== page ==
AP Human Geograph...
Follow
Find tag "zbestofzbest"
976 views | +0 today
Your new post is loading...
Your new post is loading...
Rescooped by Laura Parsons from Geography Education
Scoop.it!

Housing Patterns

Housing Patterns | AP Human Geography, WHS 2012-2013 | Scoop.it
See the big picture of how suburban developments are changing the country's landscape, with aerial photos and ideas for the future

Via Seth Dixon
more...
Liam Michelsohn's curator insight, December 10, 2013 4:13 PM

A very interesting article on changes in landscape, while looking though this I came aross so many little things i never noticed about the topical layout of housing. The main thing that is apparent is density, how closely each house is put together, the amount of land each has as well as the view from the property. Its aslo interesting to see how the design of the area can be made for easy access or be desigend to keep people out with only one enctancte and exit. All of these charasticts make up how the land is desired as well as econimcly priced, which then determins who will be able to live there.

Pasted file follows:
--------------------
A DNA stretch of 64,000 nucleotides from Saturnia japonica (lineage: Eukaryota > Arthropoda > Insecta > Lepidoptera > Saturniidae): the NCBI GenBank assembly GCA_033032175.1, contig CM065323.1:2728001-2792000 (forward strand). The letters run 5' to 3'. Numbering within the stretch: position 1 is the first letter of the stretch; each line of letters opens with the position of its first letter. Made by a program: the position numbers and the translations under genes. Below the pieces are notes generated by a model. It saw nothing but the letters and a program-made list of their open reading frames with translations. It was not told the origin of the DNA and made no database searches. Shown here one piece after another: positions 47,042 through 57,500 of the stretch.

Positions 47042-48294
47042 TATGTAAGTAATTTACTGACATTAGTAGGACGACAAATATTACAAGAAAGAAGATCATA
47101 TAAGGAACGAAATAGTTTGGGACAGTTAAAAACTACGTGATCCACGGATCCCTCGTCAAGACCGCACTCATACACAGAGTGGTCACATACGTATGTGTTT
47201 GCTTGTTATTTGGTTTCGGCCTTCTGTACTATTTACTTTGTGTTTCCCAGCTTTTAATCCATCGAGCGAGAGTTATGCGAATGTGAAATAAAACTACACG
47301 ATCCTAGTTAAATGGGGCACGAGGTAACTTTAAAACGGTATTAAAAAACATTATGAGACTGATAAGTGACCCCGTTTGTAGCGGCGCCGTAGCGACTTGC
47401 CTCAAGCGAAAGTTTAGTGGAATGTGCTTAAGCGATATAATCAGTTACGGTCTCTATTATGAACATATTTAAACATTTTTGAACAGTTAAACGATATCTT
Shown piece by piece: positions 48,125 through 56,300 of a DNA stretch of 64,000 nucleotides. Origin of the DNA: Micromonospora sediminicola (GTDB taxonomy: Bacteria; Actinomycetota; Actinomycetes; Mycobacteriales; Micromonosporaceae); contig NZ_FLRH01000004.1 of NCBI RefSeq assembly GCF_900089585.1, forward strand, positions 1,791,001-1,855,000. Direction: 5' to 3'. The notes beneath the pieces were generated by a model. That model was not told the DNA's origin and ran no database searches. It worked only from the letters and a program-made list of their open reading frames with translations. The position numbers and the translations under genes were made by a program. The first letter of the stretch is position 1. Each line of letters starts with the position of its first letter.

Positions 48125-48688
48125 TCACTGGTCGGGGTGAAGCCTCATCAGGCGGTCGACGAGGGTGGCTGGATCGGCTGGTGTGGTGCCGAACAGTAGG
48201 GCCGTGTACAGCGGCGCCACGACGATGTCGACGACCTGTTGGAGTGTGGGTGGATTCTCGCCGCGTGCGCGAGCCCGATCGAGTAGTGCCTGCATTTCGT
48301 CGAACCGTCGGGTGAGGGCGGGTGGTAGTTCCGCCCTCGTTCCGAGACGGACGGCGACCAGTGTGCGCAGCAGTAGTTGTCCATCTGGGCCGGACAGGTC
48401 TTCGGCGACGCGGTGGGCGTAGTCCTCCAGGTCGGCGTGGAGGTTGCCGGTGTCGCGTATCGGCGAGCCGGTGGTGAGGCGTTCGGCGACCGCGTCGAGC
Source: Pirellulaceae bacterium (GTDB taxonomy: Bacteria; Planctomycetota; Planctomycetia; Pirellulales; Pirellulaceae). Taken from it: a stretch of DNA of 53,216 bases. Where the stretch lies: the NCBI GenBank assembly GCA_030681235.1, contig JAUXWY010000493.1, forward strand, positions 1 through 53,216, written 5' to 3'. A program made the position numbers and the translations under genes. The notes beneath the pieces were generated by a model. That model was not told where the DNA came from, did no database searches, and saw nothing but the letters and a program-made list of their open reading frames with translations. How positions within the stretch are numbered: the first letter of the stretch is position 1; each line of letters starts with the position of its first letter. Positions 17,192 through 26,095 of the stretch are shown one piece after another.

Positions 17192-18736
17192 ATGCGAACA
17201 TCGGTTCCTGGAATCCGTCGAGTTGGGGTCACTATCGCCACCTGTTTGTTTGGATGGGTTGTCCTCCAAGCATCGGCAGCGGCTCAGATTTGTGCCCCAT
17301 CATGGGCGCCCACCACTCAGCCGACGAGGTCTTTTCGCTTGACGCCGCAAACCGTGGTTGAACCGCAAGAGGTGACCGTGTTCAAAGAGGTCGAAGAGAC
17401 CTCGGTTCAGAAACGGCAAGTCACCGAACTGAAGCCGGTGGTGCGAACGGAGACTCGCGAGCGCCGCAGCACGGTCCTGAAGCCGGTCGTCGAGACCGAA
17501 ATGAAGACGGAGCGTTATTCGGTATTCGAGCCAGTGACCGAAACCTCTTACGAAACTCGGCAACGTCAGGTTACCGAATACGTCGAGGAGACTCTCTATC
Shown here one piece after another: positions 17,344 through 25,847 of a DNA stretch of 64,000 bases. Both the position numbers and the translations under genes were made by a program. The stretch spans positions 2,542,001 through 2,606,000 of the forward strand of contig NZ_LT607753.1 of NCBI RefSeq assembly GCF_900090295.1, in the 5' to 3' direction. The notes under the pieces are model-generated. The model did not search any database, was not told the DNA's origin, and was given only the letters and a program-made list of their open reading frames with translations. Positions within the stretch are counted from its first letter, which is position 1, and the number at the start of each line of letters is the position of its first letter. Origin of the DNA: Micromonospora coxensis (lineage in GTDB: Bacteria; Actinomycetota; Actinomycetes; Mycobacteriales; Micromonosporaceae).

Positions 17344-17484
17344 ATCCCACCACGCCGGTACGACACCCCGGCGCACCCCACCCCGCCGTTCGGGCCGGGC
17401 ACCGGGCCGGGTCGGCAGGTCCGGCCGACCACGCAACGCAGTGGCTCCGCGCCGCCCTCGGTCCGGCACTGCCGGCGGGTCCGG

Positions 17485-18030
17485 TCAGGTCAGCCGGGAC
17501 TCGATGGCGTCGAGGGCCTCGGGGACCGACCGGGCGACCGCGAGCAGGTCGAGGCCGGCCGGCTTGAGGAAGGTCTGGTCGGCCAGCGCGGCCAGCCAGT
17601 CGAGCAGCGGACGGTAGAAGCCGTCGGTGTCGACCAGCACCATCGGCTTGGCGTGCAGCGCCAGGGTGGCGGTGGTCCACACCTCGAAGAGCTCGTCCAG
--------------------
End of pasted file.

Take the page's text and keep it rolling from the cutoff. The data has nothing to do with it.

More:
Jacqueline Landry's curator insight, December 15, 2013 8:53 PM

Having the streets interconnected allows for easy  traveling throughout the area.  when there is more density in an area it means there are more houses , more people.  The sprawl has the center on the place and the streets go out around it. The way the streets are made are for different reasons,.

megan b clement's comment, December 16, 2013 12:57 AM
This article talks about twenty different housing patterns and how we base these housing patterns around our society or enviroment. How looking at housing patterns can tell you what kind of neighborhood one lives in from the sky. Looking down and seeing a golf course with lush grass and big backyards shows you that this neighborhood is very expensive. Or Canal houses that utilize every inch of the waters edge to financially make them able to charge higher prices for the homes because each house has a water view and is on the waters edge.
Rescooped by Laura Parsons from Geography Education
Scoop.it!

Woman Stats Project

Woman Stats Project | AP Human Geography, WHS 2012-2013 | Scoop.it

"The WomanStats Project is the most comprehensive compilation of information on the status of women in the world. The Project facilitates understanding the linkage between the situation of women and the security of nation-states. We comb the extant literature and conduct expert interviews to find qualitative and quantitative information on over 310 indicators of women's status in 174 countries. Our Database expands daily, and access to it is free of charge."

 

With assistance from the Geography Dept. at Brigham Young University, the WomanStats Project provides important data and maps regarding issues of gender, access and equity with a spatial perspective.  


Via Seth Dixon
more...
Roland Trudeau Jr.'s comment, July 9, 2012 11:11 AM